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Our new commandment: Shop thy neighbour. . .

Loud music and barking dogs have been identified by Dublin's local authorities as the primary sources of friction between neighbours in the capital. Several Dublin councils have released details of the most common causes of rows between citizens who live next to one another, and noise pollution topped the list.

In truth, however, talk of raucous pets and blaring stereos paints an unduly simplistic portrait of contemporary Irish life. These days, the defining sound of the suburbs and indeed the sticks is actually undetectable to the naked ear -- it's called whistle-blowing.

As the recession has worsened and anger about abuses of public money has mounted, growing numbers of concerned citizens have been alerting the authorities to alleged social welfare fraud by their neighbours, relatives and acquaintances.

The State's confidential 'report-line' for accusations about benefit scroungers has never been busier and counter staff at welfare offices are also reportedly fielding an inundation of tip-offs. For many, the Christian commandment to 'love thy neighbour' has been superseded by a more pressing imperative -- shop thy neighbour.

The volunteering of all this private intelligence is paying considerable dividends for the State, as evidenced most recently by revelations about the extent of fraud among recipients of lone-parent allowance, a sizable swathe of whom are secretly living with partners.

Millions of euro have been clawed back following an extensive crackdown on deceitful claims by the Department of Social Protection, much of it in response to public reports. Between January and July of this year alone, the department received 2,328 anonymous tip-offs about co-habiting couples drawing lone-parent benefits.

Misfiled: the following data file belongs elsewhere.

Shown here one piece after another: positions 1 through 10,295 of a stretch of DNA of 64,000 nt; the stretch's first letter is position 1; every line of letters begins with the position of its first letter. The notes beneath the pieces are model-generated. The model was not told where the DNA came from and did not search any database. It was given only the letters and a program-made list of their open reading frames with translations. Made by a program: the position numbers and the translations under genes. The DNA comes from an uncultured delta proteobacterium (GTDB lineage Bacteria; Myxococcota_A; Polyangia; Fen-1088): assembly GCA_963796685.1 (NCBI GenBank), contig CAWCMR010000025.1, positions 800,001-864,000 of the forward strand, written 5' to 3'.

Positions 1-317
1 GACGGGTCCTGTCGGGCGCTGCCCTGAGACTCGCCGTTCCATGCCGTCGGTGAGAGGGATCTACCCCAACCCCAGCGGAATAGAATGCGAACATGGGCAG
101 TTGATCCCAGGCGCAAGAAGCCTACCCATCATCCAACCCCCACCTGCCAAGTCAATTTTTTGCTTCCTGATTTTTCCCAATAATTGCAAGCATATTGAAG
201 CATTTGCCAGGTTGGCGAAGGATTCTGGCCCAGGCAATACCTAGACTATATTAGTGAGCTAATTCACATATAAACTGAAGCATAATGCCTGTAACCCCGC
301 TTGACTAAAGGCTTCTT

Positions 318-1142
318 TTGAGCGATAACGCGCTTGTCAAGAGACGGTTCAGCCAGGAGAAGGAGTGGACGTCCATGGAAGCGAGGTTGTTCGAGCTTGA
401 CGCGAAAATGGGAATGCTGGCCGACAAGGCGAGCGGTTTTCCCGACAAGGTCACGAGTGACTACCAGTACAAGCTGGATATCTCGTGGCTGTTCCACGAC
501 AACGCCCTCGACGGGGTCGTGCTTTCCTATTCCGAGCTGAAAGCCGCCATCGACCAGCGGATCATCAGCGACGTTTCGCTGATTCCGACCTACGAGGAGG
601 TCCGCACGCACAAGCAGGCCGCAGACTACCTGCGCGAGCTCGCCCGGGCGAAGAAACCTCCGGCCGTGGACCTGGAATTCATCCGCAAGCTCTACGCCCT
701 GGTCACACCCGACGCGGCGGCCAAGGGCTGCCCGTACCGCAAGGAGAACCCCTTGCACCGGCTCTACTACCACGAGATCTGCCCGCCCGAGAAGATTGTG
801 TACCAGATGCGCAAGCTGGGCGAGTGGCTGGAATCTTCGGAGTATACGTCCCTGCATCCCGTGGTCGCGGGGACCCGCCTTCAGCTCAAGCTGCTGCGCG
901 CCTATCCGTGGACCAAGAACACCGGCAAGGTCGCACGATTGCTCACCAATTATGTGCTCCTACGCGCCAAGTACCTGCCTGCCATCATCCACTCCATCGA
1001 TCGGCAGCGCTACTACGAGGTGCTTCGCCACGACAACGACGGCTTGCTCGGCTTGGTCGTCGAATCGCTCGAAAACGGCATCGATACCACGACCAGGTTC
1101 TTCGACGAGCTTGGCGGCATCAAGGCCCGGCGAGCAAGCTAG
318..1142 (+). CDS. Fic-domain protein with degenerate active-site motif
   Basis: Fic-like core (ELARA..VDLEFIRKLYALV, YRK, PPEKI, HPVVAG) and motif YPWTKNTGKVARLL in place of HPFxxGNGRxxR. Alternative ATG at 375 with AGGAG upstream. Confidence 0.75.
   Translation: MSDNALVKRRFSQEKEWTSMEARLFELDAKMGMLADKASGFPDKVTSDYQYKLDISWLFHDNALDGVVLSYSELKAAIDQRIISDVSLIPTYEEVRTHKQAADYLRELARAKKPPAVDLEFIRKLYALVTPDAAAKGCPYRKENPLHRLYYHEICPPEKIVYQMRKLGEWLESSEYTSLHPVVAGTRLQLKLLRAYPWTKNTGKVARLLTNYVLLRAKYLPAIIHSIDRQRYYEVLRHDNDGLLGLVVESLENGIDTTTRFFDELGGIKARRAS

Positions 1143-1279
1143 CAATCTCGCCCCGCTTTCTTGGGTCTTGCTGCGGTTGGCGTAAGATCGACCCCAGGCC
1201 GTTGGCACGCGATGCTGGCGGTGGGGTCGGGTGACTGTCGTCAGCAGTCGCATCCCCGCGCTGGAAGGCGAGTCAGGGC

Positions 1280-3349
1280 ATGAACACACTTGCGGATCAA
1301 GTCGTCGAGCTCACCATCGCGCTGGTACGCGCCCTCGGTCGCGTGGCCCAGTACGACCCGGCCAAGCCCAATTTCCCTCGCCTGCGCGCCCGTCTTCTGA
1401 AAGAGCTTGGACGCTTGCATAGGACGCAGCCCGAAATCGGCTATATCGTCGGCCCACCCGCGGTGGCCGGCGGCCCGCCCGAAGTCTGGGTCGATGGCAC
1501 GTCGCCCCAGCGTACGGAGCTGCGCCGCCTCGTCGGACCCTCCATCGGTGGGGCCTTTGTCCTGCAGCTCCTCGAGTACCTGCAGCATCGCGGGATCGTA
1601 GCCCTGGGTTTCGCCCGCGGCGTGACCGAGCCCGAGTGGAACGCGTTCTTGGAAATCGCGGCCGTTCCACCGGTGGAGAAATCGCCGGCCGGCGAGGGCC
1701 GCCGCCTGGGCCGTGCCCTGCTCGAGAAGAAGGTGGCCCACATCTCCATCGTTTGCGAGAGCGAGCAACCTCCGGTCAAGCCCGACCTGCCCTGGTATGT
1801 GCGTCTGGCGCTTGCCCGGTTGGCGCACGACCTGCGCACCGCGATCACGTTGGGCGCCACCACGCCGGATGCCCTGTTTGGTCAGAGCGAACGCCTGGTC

To a large extent, therefore, this is a good news story. The economic shocks of the past three years have heightened awareness among the tax-compliant about the myriad ways in which they've been taken for mugs -- from above by public service fat cats and from below by benefit swindlers. Any improvement in the State's ability to combat raids on the public purse, no matter who the perpetrators are, is obviously welcome.

Nevertheless, it would be naive to believe there's no downside. Greater public co-operation with the welfare fraud squad is an expression of more than a newfound civic mindedness. It also reflects the deepening wells of jealousy, bitterness and resentment created by the recession, and the attendant feelings of rage and impotence. If information is power, informing on the neighbours seems to be an increasingly popular means of asserting one's powerfulness.

The social and psychological implications of this cultural trend are profound, and will reshape Irish life in ways we don't yet appreciate.

Throughout the boom, Ireland was depicted by some politicians, clerics and commentators as an unhealthily fragmented society, in which most of us neither knew nor cared about our neighbours. Today, many of us are developing a keen interest in what goes on behind other people's closed doors. But the use of this accumulated knowledge to incriminate our neighbours radically redefines the term 'caring and sharing'.

Apart from anything else, the potential for malice is immense, as curmudgeons, cranks and bigots are offered a tempting new weapon. If the Government persists in encouraging this new kind of neighbourhood watch, it would be wise to consider some counterbalance in the form of an acknowledged offence of false, malicious or racist accusation.

Ultimately, however, the real questions are for the citizenry rather than the legislature. Do we really want to live in neighbourhoods where nobody is trusted? Are we ready for a return to the valley of the squinting windows? If we casually brand others as criminal, are we ourselves entitled to a presumption of innocence?

Good fences, they say, make good neighbours. Unfortunately, in a world where everybody is assumed to be a con artist of some kind, we are as likely to find ourselves living next door to a snitch as a fence.

Indo Review